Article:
Biden’s approval rating is where Reagan was ahead of 1982’s midterms: report

Biden’s approval rating is where Reagan was ahead of 1982’s midterms: report

On Tuesday, September 20, Gallup published its latest survey on approval for Joe Biden’s presidency. Biden, according to Gallup, now enjoys 42 percent approval, which is a 2 percent decline from the 44 percent approval he had in August but is better than the 38 percent approval he had in July’s Gallup survey.

Biden’s less-than-stellar approval ratings have been discussed in countless articles on the 2022 midterms, but the devil is in the details. First, Biden has enjoyed higher approval ratings than House Minority Leader Kevin McCarthy and Senate Minority Leader Mitch McConnell, both of whom get reelected time and time again but are, according to pollsters, unpopular nationwide. Second, weak approval ratings aren’t necessarily a death sentence for a presidency; Ronald Reagan, Bill Clinton and Barack Obama all had weak approval ratings during parts of their first terms but enjoyed decisive reelection victories.

In an article published by Newsweek on September 21, journalist Ewan Palmer emphasizes that Biden is, from an approval standpoint, where Reagan was ahead of the 1982 midterms.

READ MORE: Bill Clinton says Democrats can 'absolutely' beat 'psychically intolerant' Republicans in the midterms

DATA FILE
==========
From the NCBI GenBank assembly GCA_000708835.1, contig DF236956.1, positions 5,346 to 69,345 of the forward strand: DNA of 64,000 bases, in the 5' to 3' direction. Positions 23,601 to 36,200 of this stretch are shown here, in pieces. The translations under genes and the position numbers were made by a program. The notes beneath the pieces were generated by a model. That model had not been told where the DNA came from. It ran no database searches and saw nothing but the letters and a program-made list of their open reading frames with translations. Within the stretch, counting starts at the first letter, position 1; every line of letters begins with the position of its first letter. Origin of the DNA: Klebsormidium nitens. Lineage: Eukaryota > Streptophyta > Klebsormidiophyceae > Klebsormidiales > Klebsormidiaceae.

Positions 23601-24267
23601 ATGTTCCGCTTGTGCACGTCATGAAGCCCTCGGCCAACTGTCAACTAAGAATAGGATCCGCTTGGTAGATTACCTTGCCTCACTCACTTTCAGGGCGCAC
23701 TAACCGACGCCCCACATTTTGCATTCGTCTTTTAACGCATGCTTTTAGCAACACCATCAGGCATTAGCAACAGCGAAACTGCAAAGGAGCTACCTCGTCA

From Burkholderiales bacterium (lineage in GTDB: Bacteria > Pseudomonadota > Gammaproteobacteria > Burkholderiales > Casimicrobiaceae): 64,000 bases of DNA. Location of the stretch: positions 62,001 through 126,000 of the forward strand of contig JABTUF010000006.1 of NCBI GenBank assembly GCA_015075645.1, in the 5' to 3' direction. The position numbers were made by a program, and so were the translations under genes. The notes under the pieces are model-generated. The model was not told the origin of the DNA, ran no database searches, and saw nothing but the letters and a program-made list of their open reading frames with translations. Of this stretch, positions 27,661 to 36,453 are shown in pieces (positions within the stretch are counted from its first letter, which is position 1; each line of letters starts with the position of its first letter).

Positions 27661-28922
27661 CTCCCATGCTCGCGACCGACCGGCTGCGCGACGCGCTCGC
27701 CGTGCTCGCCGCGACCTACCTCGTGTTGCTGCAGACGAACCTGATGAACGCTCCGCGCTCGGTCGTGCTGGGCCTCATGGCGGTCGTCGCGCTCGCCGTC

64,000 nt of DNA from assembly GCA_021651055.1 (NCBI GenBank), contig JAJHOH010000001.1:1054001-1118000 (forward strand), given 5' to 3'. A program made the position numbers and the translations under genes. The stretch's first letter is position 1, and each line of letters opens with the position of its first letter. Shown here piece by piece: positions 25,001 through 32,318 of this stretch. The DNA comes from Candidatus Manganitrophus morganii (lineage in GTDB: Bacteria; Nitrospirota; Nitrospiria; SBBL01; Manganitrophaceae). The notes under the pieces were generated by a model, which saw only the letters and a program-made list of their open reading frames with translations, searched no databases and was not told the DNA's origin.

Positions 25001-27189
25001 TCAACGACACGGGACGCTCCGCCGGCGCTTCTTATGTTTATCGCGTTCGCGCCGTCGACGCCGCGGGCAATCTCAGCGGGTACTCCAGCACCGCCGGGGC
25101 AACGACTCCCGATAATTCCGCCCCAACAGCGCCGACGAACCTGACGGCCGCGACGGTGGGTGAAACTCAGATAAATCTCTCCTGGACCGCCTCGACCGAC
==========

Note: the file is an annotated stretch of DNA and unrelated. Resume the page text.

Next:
“Biden's 42 percent approval rating in the September of a midterm election year is the same as Reagan's was in 1982, as well as Bill Clinton's in 1994,” Palmer explains. “Biden is two points ahead of Donald Trump's approval rating ahead of his first midterm election, but three points behind Barack Obama's 45 percent approval rating in September 2010 and Jimmy Carter's in 1978. The two-time President Reagan's approval rating would fall to as low as 35 percent in the months after his first midterm election, before climbing to around mid-50s in late 1983 and hitting the 60s by 1986.”

Weak approval ratings for a U.S. president are not written in stone. Approval ratings can improve, although not necessarily in time to prevent the party that controls the White House from taking a pounding in the midterms.

After Reagan’s landslide victory over President Jimmy Carter in 1980’s presidential election, the Democratic Party was feeling quite demoralized. But the blue wave that Democrats enjoyed in Congress in the 1982 midterms made them feel much better about their prospects. Democratic strategists, following that 1982 blue wave, were hoping to make Reagan a one-term president. In 1984, however, American voters were feeling much more optimistic than they were in 1982, when the U.S. was suffering from a painful recession — and 1984’s presidential election was brutal for Democrats. Reagan won 525 electoral votes compared to only 13 for the Democratic nominee, former Vice President Walter Mondale.

In a statement, Gallup’s Megan Brenan noted, “Biden's current 42 percent rating is generally in line with five of his seven predecessors' ratings at the same point in their presidencies. In those midterm elections, the president's party lost between 15 and 63 congressional seats. The presidents whose parties suffered greater losses generally had much-larger seat majorities in the House of Representatives than Democrats do now.”

READ MORE: Why the midterms may become a referendum on Republican 'extremism': columnists

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